Main Outcomes and Measures  The AUR was defined as the number of days an infant was exposed to 1 or more antimicrobial agents divided by the total length of hospital stay. The composite primary outcome was defined as mortality or major morbidity, including any of the following: persistent periventricular echogenicity or echolucency on neuroimaging, chronic lung disease, and stage 3 or higher retinopathy of prematurity. Multivariable regression analysis was used to calculate adjusted odds ratios (aORs) and 95% CIs for the association between AURs and outcomes.

Results  Among 13 738 eligible VLBW infants, 11 669 (84.9%) (mean [SD] gestational age, 27.7 [2.5] weeks; 47.4% female) received antibiotics during their hospital course and were included in the study. The annual AUR decreased from 0.29 in 2010 to 0.25 in 2014 (slope for the best-fit line, −0.011; 95% CI, −0.016 to −0.006; P < .01), which occurred in parallel with a reduction in the rate of late-onset sepsis from 19.0% in 2010 to 13.8% in 2014 during the same period. Of the 11 669 infants who were treated with antibiotics of varying duration during their hospital stay, 2845 were diagnosed as having sepsis-related complications. Among the remaining 8824 infants without early-onset sepsis, late-onset sepsis, or NEC, a 10% increase in the AUR was associated with an increased odds of the primary composite outcome (aOR, 1.18; 95% CI, 1.13-1.23), mortality (aOR, 2.04; 95% CI, 1.87-2.21), and stage 3 or higher retinopathy of prematurity (aOR, 1.18; 95% CI, 1.06-1.32).

Conclusions and Relevance  Antibiotic use in VLBW infants decreased between 2010 and 2014 in Canada. However, among infants without culture-proven sepsis or without NEC, higher AURs were associated with adverse neonatal outcomes.

Introduction

Antimicrobial agents are the most commonly prescribed class of medications in neonatal intensive care units (NICUs). In a point prevalence study involving 29 NICUs, Clark et al1 reported that 47% of infants were receiving at least 1 antibiotic at a particular time. Suspicion of infection is difficult to differentiate from other evolving pathologic processes in preterm neonates because it can progress rapidly, with potentially disastrous consequences.2,3 Such infection often leads to challenges in the initiation, selection, and duration of antimicrobial therapy.3 Wide variations in practice among neonatologists regarding the choice and duration of antibiotic treatment for common conditions in the NICU have been reported.4-6 Inappropriate or excessive antibiotic use has been associated with altered bacterial colonization, resulting in the emergence of resistant organisms and increased rates of fungemia, necrotizing enterocolitis (NEC), and mortality.7-12 Morbidities, including chronic lung disease (CLD), retinopathy of prematurity (ROP), and periventricular leukomalacia, are associated with systemic inflammatory response, which all may be affected by the intestinal microbial ecology.13,14 There are a growing number of questions among clinicians, such as when antibiotics should be administered to ensure timely treatment if the index of suspicion is high, when antibiotic use can be justified, and when antibiotic duration can be shortened if the suspicion is low.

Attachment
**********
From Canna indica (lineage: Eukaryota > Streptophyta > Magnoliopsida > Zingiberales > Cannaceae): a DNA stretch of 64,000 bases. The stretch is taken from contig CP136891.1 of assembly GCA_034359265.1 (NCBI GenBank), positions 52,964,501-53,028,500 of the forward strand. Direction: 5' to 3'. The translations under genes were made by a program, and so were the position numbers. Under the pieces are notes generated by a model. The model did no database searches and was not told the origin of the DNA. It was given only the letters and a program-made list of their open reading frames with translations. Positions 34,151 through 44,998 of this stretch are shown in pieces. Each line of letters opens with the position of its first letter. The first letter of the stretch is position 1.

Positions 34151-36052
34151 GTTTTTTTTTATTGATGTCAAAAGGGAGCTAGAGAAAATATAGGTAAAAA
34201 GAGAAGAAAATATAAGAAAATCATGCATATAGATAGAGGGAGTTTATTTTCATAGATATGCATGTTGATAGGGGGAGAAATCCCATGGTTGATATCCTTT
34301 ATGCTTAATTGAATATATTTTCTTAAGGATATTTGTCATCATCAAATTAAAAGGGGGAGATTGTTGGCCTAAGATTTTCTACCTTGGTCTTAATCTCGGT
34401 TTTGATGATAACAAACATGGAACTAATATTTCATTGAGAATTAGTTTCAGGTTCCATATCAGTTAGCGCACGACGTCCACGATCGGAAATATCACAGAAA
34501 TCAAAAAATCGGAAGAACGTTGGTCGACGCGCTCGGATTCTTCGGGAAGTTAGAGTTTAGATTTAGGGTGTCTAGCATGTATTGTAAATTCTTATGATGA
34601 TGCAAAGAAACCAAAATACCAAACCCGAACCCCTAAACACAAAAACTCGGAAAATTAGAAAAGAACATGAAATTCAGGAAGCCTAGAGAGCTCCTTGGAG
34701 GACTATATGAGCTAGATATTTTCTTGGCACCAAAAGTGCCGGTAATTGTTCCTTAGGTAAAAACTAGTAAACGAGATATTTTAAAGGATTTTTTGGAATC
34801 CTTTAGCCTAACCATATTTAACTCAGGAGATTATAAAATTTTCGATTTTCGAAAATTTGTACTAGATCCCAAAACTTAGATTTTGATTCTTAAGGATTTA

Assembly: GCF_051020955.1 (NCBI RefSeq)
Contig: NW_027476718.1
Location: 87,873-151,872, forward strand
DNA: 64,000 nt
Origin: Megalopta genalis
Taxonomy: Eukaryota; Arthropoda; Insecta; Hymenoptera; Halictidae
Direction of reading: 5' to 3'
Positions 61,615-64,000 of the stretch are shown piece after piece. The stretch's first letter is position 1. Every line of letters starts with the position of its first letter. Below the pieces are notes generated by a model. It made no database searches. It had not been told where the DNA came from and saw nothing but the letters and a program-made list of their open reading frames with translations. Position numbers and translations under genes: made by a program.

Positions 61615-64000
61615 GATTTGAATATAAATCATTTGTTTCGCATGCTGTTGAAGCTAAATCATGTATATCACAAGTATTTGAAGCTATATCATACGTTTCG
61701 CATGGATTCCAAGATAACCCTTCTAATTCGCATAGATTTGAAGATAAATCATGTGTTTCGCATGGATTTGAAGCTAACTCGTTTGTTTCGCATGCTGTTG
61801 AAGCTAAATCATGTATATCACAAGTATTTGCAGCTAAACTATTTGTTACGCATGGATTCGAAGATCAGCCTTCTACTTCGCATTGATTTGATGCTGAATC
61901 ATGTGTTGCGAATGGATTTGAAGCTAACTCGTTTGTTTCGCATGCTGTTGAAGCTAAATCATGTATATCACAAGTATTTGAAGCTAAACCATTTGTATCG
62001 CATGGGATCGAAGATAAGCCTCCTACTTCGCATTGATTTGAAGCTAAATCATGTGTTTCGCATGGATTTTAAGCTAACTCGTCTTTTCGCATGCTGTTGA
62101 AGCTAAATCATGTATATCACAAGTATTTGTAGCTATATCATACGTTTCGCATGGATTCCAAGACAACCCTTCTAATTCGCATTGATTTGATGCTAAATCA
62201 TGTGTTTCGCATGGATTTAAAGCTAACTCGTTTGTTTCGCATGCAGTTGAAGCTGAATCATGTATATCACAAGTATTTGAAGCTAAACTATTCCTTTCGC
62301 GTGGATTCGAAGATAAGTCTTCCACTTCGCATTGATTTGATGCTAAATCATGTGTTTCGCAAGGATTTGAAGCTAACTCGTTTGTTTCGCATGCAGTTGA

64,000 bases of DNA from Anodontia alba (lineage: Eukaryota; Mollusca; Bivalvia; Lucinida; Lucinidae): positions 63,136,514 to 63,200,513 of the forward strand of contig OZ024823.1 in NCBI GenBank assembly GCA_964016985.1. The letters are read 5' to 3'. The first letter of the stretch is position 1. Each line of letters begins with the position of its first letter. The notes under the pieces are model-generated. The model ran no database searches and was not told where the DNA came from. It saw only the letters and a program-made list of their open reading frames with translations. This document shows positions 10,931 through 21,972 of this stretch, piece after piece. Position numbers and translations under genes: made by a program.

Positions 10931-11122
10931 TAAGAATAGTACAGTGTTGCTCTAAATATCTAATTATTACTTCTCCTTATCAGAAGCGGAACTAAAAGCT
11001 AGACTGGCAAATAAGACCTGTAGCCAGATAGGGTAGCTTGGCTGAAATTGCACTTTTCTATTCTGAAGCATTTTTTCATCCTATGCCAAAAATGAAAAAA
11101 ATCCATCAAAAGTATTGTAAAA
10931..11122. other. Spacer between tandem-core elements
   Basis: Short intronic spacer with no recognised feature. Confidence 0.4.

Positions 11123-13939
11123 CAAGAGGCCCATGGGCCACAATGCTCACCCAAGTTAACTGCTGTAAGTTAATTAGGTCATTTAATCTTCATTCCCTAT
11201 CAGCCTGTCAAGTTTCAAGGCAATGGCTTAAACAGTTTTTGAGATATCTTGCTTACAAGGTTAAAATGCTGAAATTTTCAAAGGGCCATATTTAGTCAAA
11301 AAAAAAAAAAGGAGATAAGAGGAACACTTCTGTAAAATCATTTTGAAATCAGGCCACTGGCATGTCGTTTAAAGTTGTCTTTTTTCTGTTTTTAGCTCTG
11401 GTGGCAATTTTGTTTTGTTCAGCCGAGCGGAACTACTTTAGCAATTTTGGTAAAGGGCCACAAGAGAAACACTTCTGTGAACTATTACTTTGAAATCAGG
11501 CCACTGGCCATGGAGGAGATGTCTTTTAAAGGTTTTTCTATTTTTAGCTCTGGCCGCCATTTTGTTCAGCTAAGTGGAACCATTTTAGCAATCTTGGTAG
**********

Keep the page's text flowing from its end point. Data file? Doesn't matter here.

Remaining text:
The objective of this study was to evaluate the trend of antibiotic use among all hospitalized very low-birth-weight (VLBW) infants across Canadian NICUs. We also examined the association between antibiotic use rates (AURs) and mortality and neonatal morbidities among infants without culture-proven sepsis or NEC.

Methods
Study Population

A retrospective cohort study using data from the Canadian Neonatal Network (CNN) database was conducted, which captures 95% of tertiary-level NICU admissions in Canada. Data were abstracted from infant medical records according to standardized definitions and transmitted to the Canadian Neonatal Network Coordinating Centre in Toronto, Ontario. Data collection and transmission from each site was approved by either research ethics boards or hospital quality improvement committees. Specific institutional review board approval for this study was obtained from the Children’s and Women’s Research Ethics Board at the University of British Columbia and the Executive Committee of the Canadian Neonatal Network.

Eligibility Criteria

The study included data from VLBW infants (<1500 g) admitted to participating NICUs between January 1, 2010, and December 31, 2014. Infants who had a major congenital anomaly or were missing discharge dates were excluded.

Exposure